The 2017 Eurobasket tournament starts Thursday, and three Knicks figure to be prominently involved.
Since international basketball isn’t exactly a specialty over here at P&T, we asked some questions of friend-of-the-site and Euro basketball expert Austin Green (Twitter: @LosCrossovers)
He and his compatriots did in-depth group preview podcasts for EuroBasket, covering all 24 teams, and they’re also planning to do some podcasts and articles throughout the tournament. Oh, and don’t forget to tune in during the EuroLeague season as well. You can subscribe to their Patreon site at this link for $5.
1. Does any country have a chance against Spain's juggernaut of hermanos?
Spain are definitely the tournament favorites, in part because they got their premier NBA talent to suit up. Most of the other big teams are missing really key guys, like France without Rudy Gobert, Serbia without Milos Teodosic and Nemanja Bjelica, Greece without Giannis Antetokounmpo (though Thanasis will be there #OAKAAK), etc. Spain have clearly benefited the most from NBA stars sitting this one out.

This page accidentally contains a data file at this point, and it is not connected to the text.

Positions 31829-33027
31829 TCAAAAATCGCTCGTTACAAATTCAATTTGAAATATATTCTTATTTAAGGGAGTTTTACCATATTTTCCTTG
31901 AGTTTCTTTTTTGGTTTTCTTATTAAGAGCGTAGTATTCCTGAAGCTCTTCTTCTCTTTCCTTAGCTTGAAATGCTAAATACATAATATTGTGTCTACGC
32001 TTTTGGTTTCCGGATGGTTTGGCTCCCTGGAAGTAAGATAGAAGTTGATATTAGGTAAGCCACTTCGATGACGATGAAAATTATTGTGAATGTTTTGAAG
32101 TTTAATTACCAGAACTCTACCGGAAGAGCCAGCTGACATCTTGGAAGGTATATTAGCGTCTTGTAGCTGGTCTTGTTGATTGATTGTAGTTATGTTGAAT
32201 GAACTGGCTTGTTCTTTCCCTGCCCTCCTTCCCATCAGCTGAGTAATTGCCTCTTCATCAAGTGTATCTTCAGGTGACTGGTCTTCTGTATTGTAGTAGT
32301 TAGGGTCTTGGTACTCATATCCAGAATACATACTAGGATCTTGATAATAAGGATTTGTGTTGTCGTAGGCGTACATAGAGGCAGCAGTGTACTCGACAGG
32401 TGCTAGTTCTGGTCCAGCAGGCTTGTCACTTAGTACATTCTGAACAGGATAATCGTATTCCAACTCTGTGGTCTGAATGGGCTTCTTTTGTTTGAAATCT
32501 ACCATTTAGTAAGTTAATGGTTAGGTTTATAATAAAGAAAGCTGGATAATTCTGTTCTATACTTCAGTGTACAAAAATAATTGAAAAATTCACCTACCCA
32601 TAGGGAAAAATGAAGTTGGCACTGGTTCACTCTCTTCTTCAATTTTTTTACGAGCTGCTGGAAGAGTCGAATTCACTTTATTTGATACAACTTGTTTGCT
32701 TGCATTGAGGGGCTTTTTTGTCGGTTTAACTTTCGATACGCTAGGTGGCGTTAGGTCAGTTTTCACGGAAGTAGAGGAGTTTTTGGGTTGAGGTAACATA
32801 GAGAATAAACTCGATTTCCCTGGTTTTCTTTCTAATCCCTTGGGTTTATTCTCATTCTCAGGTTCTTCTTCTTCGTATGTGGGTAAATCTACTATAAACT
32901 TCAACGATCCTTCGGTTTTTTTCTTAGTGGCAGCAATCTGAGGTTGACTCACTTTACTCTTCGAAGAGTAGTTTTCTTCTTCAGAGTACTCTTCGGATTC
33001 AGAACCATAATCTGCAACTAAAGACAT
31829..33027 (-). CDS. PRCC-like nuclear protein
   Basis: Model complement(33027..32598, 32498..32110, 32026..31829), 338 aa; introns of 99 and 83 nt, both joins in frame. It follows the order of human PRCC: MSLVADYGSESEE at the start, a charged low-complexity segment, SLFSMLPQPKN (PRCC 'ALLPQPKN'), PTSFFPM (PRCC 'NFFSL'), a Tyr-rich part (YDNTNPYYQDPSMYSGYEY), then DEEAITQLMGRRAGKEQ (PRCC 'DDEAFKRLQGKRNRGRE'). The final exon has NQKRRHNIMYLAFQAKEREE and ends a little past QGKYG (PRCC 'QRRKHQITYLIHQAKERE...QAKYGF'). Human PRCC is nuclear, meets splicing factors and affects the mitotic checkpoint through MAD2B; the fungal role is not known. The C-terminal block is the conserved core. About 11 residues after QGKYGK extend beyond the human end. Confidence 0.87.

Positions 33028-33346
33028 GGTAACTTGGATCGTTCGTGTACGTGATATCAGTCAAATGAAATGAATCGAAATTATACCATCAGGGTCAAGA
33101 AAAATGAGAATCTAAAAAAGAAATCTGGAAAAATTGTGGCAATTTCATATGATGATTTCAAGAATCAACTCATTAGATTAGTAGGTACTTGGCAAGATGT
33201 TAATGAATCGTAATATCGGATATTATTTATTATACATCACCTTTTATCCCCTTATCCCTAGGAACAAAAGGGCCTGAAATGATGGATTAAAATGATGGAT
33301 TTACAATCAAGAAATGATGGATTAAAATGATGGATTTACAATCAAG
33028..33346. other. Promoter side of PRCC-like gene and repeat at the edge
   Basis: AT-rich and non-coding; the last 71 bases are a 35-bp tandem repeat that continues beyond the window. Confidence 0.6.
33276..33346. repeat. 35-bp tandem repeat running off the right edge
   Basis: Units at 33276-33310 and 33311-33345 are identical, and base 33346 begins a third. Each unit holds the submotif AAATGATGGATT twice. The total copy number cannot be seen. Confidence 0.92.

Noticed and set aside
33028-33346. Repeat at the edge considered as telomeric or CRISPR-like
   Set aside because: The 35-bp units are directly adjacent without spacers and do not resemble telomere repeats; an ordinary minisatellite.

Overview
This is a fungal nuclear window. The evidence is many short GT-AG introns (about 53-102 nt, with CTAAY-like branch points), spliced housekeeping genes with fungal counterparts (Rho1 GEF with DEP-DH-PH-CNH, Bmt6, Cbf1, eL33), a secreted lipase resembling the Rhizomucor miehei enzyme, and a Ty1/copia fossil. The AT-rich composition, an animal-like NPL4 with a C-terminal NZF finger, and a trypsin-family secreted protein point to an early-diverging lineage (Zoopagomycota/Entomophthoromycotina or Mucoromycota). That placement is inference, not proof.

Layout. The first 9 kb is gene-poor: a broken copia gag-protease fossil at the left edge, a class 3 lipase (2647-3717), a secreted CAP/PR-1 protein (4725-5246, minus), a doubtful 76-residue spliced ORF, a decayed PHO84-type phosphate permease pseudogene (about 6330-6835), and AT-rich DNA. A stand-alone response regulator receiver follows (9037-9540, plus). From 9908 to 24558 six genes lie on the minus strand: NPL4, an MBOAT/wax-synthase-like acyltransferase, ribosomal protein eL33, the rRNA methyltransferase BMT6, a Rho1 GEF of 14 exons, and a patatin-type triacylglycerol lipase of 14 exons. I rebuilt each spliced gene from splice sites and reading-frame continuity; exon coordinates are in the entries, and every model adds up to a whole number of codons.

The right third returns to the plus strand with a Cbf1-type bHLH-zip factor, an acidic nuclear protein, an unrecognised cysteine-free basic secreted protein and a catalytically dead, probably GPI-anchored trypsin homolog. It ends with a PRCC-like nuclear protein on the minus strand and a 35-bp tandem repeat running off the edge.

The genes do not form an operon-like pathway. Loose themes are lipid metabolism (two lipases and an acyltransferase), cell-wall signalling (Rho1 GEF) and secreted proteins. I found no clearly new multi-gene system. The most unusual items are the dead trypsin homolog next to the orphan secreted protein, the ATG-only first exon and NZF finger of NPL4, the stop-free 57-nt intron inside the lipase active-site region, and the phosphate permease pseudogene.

That said, when it gets to the knockout rounds, anything can happen in a one-off game. France is missing Gobert, Tony Parker and Nicolas Batum, but they're still pretty loaded. They have a ton of creative perimeter guys plus Boris Diaw working his magic from the block. Serbia is led by an ultra-confident Bogdan Bogdanovic, and they have some big bodies that can bang with the Gasols (namely Boban Marjanovic). Latvia is a super-cool dark horse team, and don't count out Lithuaina (NEVER count out Lithuania in an international tournament) and Croatia, who are led by Dario Saric and Bojan Bogdanovic.